When solving proportions in math, the outer terms in the calculation are the extremes, and the middle terms are called the means. When setting the proportion equation a/b = c/d, the a and the d figures are the extremes. Cross multiplication to solve the equation yields a x d = b x c, and division allows for solving to identify the quantity of the variable.
The following word problem gives a step-by-step explanation for solving this type of proportion.
Two picnic tables are of different sizes but have proportionate dimensions. The larger table is 15 feet wide by 10 feet long, and the smaller table is 9 feet wide. What is the length of the smaller table?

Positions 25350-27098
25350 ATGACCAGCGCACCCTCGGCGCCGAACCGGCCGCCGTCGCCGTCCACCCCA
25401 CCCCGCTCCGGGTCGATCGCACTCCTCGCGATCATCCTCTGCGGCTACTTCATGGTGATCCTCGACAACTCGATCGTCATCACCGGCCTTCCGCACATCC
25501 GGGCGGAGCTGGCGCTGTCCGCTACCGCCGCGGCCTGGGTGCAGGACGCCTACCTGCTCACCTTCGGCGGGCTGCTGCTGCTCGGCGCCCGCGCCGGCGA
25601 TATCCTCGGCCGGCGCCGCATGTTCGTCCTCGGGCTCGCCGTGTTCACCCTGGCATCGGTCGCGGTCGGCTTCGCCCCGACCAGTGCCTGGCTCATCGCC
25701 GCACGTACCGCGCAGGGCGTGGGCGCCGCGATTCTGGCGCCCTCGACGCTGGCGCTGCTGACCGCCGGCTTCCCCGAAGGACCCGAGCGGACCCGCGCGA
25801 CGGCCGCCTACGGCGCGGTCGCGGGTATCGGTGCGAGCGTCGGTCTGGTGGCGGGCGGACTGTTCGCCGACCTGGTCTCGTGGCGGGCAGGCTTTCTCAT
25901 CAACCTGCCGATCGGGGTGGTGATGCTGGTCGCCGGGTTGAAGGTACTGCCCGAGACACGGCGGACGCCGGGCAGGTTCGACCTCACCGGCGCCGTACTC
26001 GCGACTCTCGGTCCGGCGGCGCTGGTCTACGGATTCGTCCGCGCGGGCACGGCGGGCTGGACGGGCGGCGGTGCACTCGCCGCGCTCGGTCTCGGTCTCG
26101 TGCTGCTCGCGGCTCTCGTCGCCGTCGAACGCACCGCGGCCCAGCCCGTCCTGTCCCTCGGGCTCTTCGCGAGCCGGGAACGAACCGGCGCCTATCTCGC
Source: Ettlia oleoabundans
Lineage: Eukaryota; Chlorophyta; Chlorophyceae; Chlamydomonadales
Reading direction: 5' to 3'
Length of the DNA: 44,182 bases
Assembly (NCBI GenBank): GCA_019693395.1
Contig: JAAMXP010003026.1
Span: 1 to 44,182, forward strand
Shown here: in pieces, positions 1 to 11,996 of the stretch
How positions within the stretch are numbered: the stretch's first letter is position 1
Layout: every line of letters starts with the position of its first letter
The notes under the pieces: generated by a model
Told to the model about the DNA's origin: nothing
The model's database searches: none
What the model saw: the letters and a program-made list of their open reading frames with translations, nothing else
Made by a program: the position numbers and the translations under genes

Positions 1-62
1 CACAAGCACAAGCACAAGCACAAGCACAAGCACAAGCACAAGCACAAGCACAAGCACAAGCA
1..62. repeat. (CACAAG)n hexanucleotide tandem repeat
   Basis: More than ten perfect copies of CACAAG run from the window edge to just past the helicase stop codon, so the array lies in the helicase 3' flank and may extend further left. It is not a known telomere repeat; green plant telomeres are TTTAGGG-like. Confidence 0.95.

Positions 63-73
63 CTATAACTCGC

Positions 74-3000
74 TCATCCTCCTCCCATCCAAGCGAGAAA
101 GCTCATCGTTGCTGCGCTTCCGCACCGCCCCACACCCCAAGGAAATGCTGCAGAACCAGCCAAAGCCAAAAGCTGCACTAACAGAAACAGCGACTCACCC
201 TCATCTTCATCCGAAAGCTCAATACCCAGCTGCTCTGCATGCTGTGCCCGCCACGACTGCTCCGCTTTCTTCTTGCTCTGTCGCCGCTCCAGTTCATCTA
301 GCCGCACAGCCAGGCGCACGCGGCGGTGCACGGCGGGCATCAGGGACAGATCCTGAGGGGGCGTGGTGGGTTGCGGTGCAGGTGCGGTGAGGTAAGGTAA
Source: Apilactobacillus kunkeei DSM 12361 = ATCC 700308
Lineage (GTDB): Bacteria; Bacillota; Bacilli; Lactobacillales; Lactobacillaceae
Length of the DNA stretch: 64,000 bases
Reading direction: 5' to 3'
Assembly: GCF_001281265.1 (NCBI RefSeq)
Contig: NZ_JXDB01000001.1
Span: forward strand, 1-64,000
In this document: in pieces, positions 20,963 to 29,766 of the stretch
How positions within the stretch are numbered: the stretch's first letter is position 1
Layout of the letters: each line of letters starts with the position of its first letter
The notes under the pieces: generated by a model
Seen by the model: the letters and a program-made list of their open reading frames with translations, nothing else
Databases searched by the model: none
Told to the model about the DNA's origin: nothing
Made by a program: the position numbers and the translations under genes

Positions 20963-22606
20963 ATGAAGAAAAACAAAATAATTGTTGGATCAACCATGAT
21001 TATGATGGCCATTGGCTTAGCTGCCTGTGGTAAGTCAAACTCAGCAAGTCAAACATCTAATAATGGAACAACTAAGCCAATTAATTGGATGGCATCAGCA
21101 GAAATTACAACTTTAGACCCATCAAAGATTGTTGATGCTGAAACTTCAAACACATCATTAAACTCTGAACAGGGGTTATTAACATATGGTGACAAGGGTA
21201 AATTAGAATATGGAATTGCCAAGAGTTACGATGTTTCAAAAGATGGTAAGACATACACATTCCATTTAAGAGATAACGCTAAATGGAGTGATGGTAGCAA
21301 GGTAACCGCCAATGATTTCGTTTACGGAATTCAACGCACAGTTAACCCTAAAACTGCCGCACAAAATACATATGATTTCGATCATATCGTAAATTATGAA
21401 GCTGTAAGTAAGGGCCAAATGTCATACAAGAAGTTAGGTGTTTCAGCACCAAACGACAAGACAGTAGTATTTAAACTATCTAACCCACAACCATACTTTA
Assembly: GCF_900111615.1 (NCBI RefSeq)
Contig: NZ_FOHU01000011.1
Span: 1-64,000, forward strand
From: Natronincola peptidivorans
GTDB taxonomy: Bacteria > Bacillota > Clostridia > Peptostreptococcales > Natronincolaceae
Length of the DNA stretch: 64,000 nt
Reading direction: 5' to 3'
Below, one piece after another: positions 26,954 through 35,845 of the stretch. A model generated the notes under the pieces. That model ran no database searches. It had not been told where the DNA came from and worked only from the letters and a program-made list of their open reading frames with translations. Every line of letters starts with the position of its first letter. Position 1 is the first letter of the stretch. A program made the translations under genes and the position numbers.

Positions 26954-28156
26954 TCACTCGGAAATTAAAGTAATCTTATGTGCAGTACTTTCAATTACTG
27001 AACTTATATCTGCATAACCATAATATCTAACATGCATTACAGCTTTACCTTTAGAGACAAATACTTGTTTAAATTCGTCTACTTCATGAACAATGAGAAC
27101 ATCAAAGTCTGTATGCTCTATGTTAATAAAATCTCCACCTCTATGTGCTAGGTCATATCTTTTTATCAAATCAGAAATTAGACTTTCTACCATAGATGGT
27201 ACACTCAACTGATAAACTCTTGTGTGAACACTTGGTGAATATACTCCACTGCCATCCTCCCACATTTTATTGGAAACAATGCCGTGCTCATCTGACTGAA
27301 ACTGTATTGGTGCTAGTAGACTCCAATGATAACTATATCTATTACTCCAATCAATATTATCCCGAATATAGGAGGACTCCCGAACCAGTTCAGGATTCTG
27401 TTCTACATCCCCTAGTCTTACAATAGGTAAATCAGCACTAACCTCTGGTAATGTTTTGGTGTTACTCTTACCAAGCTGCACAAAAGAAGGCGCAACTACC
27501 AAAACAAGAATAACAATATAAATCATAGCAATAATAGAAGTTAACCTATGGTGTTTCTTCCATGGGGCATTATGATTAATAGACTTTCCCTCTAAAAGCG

The proportion sets up as follows: 15/10 = 9/x. In this problem, 15 and x are the extremes, and 9 and 10 are the means. Cross multiplying yields 15x = 90, and dividing both sides by 15 yields an answer of x = 6. Each table has a proportion of 2:3 when it comes to length:width, and the smaller table's dimensions are 3/5 those of the larger table.
Understanding how extremes and means work when solving proportion equations is one of the most important concepts to master in the early phases of algebra.